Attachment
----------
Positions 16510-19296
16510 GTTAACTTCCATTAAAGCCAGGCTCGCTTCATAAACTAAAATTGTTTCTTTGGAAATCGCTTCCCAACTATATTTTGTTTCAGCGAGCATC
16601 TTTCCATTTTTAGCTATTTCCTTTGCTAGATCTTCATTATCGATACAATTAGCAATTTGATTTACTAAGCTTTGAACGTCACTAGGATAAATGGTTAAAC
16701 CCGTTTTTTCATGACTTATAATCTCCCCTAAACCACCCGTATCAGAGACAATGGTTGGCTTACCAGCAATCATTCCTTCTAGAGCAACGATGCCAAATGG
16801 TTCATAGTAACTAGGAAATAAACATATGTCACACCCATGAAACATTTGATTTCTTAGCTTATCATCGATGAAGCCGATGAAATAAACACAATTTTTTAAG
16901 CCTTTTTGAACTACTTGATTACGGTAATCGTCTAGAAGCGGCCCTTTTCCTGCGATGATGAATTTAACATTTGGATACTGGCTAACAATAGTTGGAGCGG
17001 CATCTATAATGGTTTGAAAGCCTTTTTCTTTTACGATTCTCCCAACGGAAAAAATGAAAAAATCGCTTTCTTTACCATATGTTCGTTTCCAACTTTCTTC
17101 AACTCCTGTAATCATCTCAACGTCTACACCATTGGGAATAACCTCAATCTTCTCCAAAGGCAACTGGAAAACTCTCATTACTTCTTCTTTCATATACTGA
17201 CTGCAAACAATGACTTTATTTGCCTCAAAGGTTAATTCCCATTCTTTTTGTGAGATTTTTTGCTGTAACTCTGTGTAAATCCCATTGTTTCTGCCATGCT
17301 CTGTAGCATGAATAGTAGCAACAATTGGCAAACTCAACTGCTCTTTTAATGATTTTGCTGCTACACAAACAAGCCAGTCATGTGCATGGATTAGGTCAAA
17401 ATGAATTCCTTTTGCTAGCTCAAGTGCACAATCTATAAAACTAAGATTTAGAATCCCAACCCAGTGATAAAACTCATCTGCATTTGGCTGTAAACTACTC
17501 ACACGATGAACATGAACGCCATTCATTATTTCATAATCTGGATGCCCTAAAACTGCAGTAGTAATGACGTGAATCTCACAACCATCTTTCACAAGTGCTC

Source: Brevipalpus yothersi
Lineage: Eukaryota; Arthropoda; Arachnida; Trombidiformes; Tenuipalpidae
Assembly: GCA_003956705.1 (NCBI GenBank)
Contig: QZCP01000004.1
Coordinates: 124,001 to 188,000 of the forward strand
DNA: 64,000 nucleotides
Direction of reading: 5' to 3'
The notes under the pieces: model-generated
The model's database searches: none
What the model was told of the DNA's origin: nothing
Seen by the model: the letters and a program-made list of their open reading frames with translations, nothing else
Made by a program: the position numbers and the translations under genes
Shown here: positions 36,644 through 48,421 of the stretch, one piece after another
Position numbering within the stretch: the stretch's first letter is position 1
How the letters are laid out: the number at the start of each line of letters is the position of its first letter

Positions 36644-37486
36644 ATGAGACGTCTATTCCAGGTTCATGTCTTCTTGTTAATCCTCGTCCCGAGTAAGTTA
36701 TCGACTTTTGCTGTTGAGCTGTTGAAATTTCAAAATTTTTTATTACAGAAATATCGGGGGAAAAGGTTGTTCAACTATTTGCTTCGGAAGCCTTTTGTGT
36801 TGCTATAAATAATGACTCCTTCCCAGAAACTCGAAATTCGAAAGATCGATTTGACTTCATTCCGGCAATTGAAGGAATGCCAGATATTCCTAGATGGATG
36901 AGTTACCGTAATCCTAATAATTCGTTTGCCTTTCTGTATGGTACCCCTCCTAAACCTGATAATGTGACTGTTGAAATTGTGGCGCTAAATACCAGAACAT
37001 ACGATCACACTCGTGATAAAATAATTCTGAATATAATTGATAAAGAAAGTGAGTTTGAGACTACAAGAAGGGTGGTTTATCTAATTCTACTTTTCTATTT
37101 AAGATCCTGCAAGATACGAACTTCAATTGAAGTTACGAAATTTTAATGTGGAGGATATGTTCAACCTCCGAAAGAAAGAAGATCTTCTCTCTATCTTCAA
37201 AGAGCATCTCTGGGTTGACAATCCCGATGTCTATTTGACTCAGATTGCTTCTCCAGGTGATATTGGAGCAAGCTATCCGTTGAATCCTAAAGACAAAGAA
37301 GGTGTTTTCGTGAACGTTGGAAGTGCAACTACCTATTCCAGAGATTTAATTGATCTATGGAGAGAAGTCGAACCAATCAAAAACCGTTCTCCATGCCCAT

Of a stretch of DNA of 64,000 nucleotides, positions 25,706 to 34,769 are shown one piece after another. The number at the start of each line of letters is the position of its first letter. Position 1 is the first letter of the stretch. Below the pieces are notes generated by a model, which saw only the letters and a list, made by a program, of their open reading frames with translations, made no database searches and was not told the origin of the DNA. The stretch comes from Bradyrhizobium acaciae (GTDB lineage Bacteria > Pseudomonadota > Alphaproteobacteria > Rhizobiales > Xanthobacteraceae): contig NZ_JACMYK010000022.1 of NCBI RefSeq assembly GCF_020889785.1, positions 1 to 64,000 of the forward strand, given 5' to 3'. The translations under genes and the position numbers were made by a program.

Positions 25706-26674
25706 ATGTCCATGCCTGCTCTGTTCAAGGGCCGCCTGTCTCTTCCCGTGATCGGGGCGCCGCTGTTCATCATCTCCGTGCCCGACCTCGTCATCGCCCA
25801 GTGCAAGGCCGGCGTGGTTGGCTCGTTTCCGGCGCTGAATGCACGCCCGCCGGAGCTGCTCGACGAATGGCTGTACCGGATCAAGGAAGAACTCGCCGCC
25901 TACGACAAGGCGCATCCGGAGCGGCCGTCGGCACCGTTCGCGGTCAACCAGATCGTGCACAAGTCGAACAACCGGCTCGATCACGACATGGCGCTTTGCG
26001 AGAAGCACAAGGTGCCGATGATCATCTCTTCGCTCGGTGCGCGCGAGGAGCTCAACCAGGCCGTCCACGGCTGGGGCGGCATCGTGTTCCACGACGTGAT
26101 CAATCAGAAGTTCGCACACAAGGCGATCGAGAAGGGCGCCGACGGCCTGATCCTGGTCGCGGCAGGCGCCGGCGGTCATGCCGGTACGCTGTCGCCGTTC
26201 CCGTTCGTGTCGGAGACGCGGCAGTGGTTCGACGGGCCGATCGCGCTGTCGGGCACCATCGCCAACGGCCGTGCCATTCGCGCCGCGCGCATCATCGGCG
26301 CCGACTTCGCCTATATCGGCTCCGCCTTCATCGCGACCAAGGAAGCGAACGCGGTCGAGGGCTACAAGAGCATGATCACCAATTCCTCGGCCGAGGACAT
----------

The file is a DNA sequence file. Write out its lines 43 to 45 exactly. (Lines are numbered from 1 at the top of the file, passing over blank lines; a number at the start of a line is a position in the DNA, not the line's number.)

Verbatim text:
26101 CAATCAGAAGTTCGCACACAAGGCGATCGAGAAGGGCGCCGACGGCCTGATCCTGGTCGCGGCAGGCGCCGGCGGTCATGCCGGTACGCTGTCGCCGTTC
26201 CCGTTCGTGTCGGAGACGCGGCAGTGGTTCGACGGGCCGATCGCGCTGTCGGGCACCATCGCCAACGGCCGTGCCATTCGCGCCGCGCGCATCATCGGCG
26301 CCGACTTCGCCTATATCGGCTCCGCCTTCATCGCGACCAAGGAAGCGAACGCGGTCGAGGGCTACAAGAGCATGATCACCAATTCCTCGGCCGAGGACAT